## Introduction: How to Play Note Durations on the Piano + Finding 'C Position'

The Duration of a note is simply how many beats you play it for on the piano.

There are different types of note durations and you've probably already seen them in your music.

Some of the most common ones are:

• Whole Note = 4 counts
• Dotted Half Note = 3 counts
• Half Note = 2 counts
• Quarter Note = 1 count

What this means is that whenever you see one of these notes in your music, you play that note for the number of counts/beats that it is supposed to get. If you are playing quarter notes, you will play each one for one count. If you are playing whole notes, then you would play each note for 4 counts. See the difference?

There are many different types of note durations, but these are the main ones that we all learn when we first start to play the piano. Once you get these down, it will be easy to learn new ones.

*Make sure to watch the video at the end of this lesson to see how I play each of these on the keyboard.

Next, we're going to take a look at how you need to position your hands over the keyboard so you can play your notes easily and not get tired from having tension in your hands and fingers.

## Step 1: Getting Your Hands in C Position

C Position is a foundational tool that we all learn in the beginning of our piano studies.

It's easy to learn. Remember where Middle C is? In the first image, you will see my 1st finger/thumb on the white key closest to the middle of my keyboard; just to the left of the red knobs above the keyboard. See that? That's Middle C.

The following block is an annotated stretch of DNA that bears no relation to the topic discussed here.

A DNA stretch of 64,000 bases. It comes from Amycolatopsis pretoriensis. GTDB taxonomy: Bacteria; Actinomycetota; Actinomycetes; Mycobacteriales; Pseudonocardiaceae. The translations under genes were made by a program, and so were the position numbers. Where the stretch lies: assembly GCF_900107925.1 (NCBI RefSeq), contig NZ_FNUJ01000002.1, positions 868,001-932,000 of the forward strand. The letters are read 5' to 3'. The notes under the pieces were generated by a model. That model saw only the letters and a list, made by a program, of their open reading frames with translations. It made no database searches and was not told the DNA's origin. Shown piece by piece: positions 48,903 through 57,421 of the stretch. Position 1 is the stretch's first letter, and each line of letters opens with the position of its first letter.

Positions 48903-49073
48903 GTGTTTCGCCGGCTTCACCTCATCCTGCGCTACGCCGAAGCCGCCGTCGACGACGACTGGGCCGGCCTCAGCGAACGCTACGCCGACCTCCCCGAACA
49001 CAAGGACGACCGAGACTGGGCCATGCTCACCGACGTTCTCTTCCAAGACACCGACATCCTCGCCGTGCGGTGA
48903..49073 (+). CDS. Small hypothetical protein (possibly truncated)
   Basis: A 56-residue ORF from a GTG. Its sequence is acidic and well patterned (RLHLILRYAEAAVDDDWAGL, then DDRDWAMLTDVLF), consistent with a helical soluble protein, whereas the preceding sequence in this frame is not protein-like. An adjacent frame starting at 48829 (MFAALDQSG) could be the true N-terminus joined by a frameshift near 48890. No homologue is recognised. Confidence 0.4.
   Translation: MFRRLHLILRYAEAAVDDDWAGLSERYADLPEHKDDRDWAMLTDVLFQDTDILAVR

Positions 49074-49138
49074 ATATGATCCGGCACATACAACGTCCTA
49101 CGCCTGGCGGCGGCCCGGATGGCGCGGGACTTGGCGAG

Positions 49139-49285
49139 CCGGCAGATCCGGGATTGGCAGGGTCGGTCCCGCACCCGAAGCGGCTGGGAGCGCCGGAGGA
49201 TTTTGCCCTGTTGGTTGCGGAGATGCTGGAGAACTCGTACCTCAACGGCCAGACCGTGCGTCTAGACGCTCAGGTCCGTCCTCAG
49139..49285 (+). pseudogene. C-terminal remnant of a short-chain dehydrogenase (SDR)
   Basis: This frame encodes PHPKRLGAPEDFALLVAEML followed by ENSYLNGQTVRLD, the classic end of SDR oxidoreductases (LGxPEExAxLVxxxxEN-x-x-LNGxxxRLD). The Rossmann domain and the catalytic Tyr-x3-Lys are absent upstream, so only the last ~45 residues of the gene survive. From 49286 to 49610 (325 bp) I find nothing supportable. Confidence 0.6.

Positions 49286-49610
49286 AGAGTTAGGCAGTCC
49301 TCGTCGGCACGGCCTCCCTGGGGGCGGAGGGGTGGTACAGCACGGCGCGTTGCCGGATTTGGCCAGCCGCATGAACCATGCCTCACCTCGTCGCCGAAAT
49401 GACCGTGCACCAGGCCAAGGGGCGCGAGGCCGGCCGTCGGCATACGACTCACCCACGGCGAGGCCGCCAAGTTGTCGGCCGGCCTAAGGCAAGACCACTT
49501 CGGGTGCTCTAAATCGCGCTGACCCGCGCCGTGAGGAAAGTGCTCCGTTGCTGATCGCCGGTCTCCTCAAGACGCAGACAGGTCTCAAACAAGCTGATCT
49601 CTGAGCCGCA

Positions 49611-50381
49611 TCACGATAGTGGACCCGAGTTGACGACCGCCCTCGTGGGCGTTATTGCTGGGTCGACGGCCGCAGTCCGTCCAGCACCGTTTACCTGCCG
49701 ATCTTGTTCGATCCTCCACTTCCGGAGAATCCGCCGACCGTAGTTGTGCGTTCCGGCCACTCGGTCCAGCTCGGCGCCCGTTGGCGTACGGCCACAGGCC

For your right hand - place your 1st finger/thumb on Middle C and then place your next 4 fingers down on the next consecutive white keys.

• 1st finger/thumb = C
• 2nd finger = D
• 3rd finger = E
• 4th finger = F
• 5th finger = G

For your left hand - place your 5th finger/pinky finger on the C below Middle C and then place your next 4 fingers down on the following white keys, just as you did with your right hand.

• 5th finger/pinky = C
• 4th finger = D
• 3rd finger = E
• 4th finger = F
• 5th finger = G

The most important thing to remember with finding C Position is that you put the 'most left' finger down on C. On our right hand this is our 1st finger or thumb, and on our left hand, it is our 5th finger or pinky.

Do you know why learning C Position is important?

## Step 2: Learning C Position Helps With...

Everything!

While there are many other positions we'll learn as we progress on the piano, this one supports all of the rest in showing you how to place your fingers in a relaxed way over the keyboard.

It teaches us how to place our fingers so we can play the notes/keys easily and sets us up to be able to learn exercises and pieces with a lot more success.

Make sure to practice note durations with your fingers in the C Position to reinforce these 2 different techniques even better.

Now it's time to head to our keyboards and practice what we've talked about in this lesson.

## Step 3: Come Practice With Me

Together we will go over each of the different note durations in this lesson on the piano and you'll get a chance to see me play them for you and let you play them along with me. It's a great way to make sure you are counting each one correctly.

I'll also show you how each hand is placed on the keyboard in C Position so you'll be able to confirm that you are doing it the right way.Each of these techniques is important to learn in the beginning because harder note durations and hand positions will be much easier to learn if we have these established in our fingers and memory. Go slowly and be patient as you learn these.

Are you ready to Come Practice With Me?

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